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CBE is ready to repay Egypt's foreign obligations: Amer - Daily News Egypt

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CBE is ready to repay Egypt’s foreign obligations: Amer

We have large inflows of foreign exchange and strong reserves that will aid us in repaying any obligations on time, says the CBE’s governor


Tarek Amer, Governor of the Central Bank of Egypt (CBE), said that the CBE is ready to repay any foreign obligations on Egypt at any time without delay.

In response to Daily News Egypt’s question on whether or not Egypt can afford repaying its debts and interests, estimated at $13bn during 2017/2018, Amer answered with yes, “we are ready for that without any doubt.”

The debts due to be repaid during the next year include deposits obtained by Egypt from Saudi Arabia worth $2bn in 2013, $2bn from the United Arab Emirates (UAE), and $2bn from Kuwait, in addition to $2bn obtained from Libya in 2013.

The CBE will repay $5.22bn during this year, $6bn in 2019, $6.1bn in 2020, and $3bn in 2021.

Amer said that the CBE is keen to repay foreign obligations on time, and that it depends on large flows and strong reserves of foreign exchange.

He revealed that there are ongoing negotiations with international financing institutions on financing projects inside Egypt. He has not specified a deadline for receiving the second tranche of the International Monetary Fund’s (IMF) loan, worth $1.25bn.

Egypt received the first tranche of $2.75bn on 12 November 2016.

In response to a question about the deadline for the sale of the United Bank and offering the shares of Banque du Caire and the Arab African International Bank (AAIB) in the stock exchange, Amer said that this is part of the government’s plan for the offerings—and, therefore, the timing is in the hands of the government.

Amer took part in the third economic conference of El Amwal newspaper in his first appearance after returning from medical treatment in Germany.

Amer responded to rumours about his ability to continue his tenure, saying that he is fine. “My leg is good, and my brain is working.”

Rumours circulated when Amer was abroad that he will not be able to continue as the CBE’s Governor to end his four-year tenure that began in November 2015. Several names of possible successors were circulated, including Hisham Ezz Al-Arab, chairperson of the Commercial International Bank.

He also refuted rumours about submitting his resignation. “Why would I resign?” he asked. Amer stressed that the CBE prioritises operations next to curbing inflation.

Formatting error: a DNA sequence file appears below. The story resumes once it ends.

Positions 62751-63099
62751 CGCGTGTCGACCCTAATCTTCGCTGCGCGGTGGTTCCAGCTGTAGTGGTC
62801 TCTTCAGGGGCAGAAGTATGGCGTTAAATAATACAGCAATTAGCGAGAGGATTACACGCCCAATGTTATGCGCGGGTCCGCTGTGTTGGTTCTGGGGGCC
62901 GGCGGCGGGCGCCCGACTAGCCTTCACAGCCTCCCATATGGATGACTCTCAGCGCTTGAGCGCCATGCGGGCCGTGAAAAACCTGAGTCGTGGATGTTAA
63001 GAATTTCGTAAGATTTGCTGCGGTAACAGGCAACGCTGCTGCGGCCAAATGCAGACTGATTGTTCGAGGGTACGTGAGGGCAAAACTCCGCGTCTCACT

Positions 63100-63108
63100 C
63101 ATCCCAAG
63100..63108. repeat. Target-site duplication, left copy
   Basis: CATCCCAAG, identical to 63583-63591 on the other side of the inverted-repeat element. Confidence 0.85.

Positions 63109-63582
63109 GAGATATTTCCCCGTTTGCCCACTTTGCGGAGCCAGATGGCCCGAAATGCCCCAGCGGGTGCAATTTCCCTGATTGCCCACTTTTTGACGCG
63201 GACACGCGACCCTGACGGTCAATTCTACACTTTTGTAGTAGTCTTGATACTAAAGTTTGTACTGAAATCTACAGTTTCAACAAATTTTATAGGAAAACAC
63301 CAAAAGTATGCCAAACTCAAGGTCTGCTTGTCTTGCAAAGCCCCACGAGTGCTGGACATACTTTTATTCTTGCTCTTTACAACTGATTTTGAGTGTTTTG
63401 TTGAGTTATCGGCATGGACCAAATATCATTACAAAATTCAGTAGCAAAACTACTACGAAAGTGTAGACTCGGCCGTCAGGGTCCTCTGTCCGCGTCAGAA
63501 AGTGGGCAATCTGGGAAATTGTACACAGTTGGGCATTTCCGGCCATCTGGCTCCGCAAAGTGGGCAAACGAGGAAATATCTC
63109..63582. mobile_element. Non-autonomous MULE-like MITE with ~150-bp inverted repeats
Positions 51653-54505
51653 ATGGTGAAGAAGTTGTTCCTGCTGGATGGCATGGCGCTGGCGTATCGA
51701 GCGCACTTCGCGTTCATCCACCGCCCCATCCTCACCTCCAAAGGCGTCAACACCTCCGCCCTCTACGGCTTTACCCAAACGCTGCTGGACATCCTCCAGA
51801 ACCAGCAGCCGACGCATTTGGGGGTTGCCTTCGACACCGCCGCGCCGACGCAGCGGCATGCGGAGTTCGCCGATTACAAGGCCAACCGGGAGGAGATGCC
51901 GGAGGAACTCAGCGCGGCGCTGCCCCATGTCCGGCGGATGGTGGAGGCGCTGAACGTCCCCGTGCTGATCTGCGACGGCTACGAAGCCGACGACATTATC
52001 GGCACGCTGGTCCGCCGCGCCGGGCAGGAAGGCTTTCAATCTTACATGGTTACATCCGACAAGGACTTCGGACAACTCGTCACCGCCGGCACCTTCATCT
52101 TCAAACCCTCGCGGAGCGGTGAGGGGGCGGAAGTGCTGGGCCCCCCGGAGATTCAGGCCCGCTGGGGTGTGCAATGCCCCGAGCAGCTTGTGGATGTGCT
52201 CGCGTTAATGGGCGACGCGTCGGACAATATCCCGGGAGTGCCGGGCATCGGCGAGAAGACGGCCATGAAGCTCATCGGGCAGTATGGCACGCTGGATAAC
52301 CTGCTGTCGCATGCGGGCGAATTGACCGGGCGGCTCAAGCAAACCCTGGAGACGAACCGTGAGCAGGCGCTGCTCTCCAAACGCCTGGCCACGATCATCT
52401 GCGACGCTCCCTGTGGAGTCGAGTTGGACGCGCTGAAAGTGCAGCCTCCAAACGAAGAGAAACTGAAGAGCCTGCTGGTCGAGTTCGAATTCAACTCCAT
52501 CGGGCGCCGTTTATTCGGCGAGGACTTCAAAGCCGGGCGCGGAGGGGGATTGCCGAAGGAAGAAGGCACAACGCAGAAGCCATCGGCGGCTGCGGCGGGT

He said that Egypt entered free trade agreements without being prepared for them, which increased imports from $18bn in 2003 to $76bn in 2016, including $12bn worth of goods from China alone every year.

He pointed out that 88% of growth recorded over the past few years was consumption, not real economic activity, adding that facing the problems was necessary and it must be supported by the people, the political leadership, and the world.

He noted that CBE secured $30bn in the past five years, including $13bn from the local market and the remainder from foreign institutions.

He explained that there is nothing standing in the way of foreign investments now.

“I took office when there were goods stuck at ports worth $5bn, now there is not a single dollar worth of goods stuck,” Amer stressed.

According to Amer, the volume of Arab deposits received by the CBE fell to $2bn in 2016, down from $31bn between 2011 and 2015.

He pointed out that the size of loans granted to small and medium enterprises (SMEs) amount to EGP 101bn.

He stressed that banks spare no efforts to support SMEs, adding that the CBE prepared several public and private banks as well as institutions to support the sector.

Amer emphasised the CBE’s satisfaction with the foreign exchange reserves at the end of February 2017, recording $26.5bn, noting that there is no need to increase it further now, even though it is expected to rise in the coming period.

Deputy CBE governor Gamal Negm said, during the conference, that banks covered imports of $24bn since flotation until now, including $8bn of letters of credit.

He added that financial stability requires diversity in economic activities and credit portfolio, highlighting the role of small businesses in achieving financial inclusion.

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